Probable trauma associated sleep disorder in post-9/11 US Veterans

The VA Mid-Atlantic MIRECC Registry Workgroup

Research output: Contribution to journalArticlepeer-review

1 Scopus citations

Abstract

Study Objectives: The purpose of this study was to (1) estimate trauma associated sleep disorder (TASD) prevalence among post-9/11 era veterans and to describe differences in service and comorbid mental health clinical characteristics among individuals with and without probable TASD, and (2) estimate TASD prevalence and characteristics of reported traumatic experiences stratified by sex. Methods: We used cross-sectional data from the post-deployment mental health study of post-9/11 veterans, which enrolled and collected baseline data from 2005 to 2018. We classified veterans as having probable TASD using self-reported measures: traumatic experiences from the traumatic life events questionnaire (TLEQ) and items from the Pittsburgh sleep quality index with Addendum for posttraumatic stress disorder (PTSD) mapped to TASD diagnostic criteria and ascertained mental health diagnoses (PTSD, major depressive disorder [MDD]) via Structured Clinical Interview for DSM-IV. We calculated effect sizes as prevalence ratios (PR) for categorical variables and Hedges’ g for continuous variables. Results: Our final sample included 3618 veterans (22.7% female). TASD prevalence was 12.1% (95% CI: 11.1% to 13.2%) and sex-stratified prevalence was similar for female and male veterans. Veterans with TASD had a much higher comorbid prevalence of PTSD (PR: 3.72, 95% CI: 3.41 to 4.06) and MDD (PR: 3.93, 95% CI: 3.48 to 4.43). Combat was the highest reported most distressing traumatic experience among veterans with TASD (62.6%). When stratifying by sex, female veterans with TASD had a wider variety of traumatic experiences. Conclusions: Our results support the need for improved screening and evaluation for TASD in veterans, which is currently not performed in routine clinical practice.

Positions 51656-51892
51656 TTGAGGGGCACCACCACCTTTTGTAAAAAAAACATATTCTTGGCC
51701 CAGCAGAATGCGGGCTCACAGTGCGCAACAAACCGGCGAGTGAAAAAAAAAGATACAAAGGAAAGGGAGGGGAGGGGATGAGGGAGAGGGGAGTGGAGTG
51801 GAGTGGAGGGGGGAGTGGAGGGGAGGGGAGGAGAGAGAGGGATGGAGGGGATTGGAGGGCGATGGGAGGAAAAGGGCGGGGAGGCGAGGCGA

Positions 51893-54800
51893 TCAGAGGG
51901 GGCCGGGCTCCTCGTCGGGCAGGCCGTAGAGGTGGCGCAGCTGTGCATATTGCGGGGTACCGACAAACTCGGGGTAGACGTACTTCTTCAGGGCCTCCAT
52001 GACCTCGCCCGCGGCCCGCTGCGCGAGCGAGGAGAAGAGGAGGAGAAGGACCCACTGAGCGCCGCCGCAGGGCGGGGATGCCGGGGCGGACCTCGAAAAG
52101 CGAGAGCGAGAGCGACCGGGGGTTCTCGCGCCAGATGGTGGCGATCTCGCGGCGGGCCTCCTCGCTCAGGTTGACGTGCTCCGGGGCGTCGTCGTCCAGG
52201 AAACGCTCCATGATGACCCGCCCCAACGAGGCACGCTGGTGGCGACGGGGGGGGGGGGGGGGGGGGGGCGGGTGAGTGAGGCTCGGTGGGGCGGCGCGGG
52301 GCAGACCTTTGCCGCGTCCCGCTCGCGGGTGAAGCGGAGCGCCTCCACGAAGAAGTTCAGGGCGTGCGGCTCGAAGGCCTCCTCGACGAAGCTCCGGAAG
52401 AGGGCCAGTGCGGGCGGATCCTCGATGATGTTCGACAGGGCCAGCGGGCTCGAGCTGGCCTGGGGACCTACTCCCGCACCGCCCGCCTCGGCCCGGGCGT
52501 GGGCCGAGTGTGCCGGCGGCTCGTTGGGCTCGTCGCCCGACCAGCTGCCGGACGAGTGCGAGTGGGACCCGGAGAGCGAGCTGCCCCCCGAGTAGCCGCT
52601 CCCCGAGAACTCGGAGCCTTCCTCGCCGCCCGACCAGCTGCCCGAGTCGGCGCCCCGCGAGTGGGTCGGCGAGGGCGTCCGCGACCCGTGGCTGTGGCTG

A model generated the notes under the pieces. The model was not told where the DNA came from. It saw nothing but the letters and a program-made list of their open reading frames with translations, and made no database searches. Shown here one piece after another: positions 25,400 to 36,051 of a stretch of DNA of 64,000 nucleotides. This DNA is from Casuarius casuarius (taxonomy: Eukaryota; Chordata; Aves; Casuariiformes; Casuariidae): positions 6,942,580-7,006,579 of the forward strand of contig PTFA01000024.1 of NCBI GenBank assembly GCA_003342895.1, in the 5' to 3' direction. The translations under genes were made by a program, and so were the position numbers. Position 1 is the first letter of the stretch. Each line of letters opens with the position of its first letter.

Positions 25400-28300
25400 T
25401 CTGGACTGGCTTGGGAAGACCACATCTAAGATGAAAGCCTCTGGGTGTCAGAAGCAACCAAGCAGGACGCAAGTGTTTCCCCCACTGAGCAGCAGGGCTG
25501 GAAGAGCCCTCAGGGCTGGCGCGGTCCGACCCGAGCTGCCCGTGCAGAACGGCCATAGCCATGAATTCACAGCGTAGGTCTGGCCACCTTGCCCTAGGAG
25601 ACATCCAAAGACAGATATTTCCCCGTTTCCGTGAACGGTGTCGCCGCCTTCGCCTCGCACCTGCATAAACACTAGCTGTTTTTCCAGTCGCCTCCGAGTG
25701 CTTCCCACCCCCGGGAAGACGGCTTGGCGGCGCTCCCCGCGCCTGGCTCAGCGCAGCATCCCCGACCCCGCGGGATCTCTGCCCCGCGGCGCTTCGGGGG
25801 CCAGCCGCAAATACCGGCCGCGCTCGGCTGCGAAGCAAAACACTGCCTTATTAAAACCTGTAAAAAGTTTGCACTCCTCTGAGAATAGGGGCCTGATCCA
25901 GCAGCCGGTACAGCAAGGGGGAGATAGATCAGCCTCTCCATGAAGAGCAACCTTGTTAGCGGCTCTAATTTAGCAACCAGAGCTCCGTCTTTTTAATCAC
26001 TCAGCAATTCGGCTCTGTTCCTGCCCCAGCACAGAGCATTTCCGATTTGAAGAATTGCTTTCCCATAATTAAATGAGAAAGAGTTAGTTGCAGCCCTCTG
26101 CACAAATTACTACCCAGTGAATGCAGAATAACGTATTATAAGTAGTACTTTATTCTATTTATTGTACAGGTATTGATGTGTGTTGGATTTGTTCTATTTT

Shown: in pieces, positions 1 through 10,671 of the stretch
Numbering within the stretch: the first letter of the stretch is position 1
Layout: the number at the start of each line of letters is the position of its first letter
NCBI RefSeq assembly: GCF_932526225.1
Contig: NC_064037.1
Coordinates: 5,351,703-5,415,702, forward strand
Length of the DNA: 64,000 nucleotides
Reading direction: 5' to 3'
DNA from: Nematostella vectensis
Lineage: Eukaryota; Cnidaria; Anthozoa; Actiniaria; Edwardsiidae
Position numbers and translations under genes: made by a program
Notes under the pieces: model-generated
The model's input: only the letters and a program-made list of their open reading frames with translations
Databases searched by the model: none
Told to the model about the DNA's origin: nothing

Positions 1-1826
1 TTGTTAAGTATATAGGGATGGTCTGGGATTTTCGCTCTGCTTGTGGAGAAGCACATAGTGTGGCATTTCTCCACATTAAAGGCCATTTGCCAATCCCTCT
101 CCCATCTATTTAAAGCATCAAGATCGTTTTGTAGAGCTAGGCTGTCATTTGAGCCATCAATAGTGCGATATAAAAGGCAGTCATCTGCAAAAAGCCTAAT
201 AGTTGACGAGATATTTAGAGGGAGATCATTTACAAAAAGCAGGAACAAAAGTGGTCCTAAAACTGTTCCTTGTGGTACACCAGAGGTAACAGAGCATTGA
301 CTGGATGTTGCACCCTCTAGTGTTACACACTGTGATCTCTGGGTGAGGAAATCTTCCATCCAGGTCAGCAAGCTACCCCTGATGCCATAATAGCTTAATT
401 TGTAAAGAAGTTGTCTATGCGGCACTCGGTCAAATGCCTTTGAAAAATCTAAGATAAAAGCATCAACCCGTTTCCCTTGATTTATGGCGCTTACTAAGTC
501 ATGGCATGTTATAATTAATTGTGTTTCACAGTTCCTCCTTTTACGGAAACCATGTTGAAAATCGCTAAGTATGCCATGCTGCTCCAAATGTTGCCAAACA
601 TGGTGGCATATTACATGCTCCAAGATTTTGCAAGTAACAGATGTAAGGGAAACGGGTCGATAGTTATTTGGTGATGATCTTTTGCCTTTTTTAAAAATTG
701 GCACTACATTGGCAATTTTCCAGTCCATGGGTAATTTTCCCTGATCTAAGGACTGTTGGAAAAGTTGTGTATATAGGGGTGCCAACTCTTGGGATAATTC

Original languageEnglish (US)
Article numberzpad001
JournalSLEEP Advances
Volume4
Issue number1
DOIs
StatePublished - 2023

Keywords

  • combat
  • military
  • nightmares
  • parasomnias
  • sleep–wake disorders
  • trauma
  • trauma associated sleep disorder
  • veterans

ASJC Scopus subject areas

  • Clinical Neurology
  • Neurology
  • Neuropsychology and Physiological Psychology
  • Clinical Psychology
  • Biological Psychiatry
  • Behavioral Neuroscience
  • Internal Medicine

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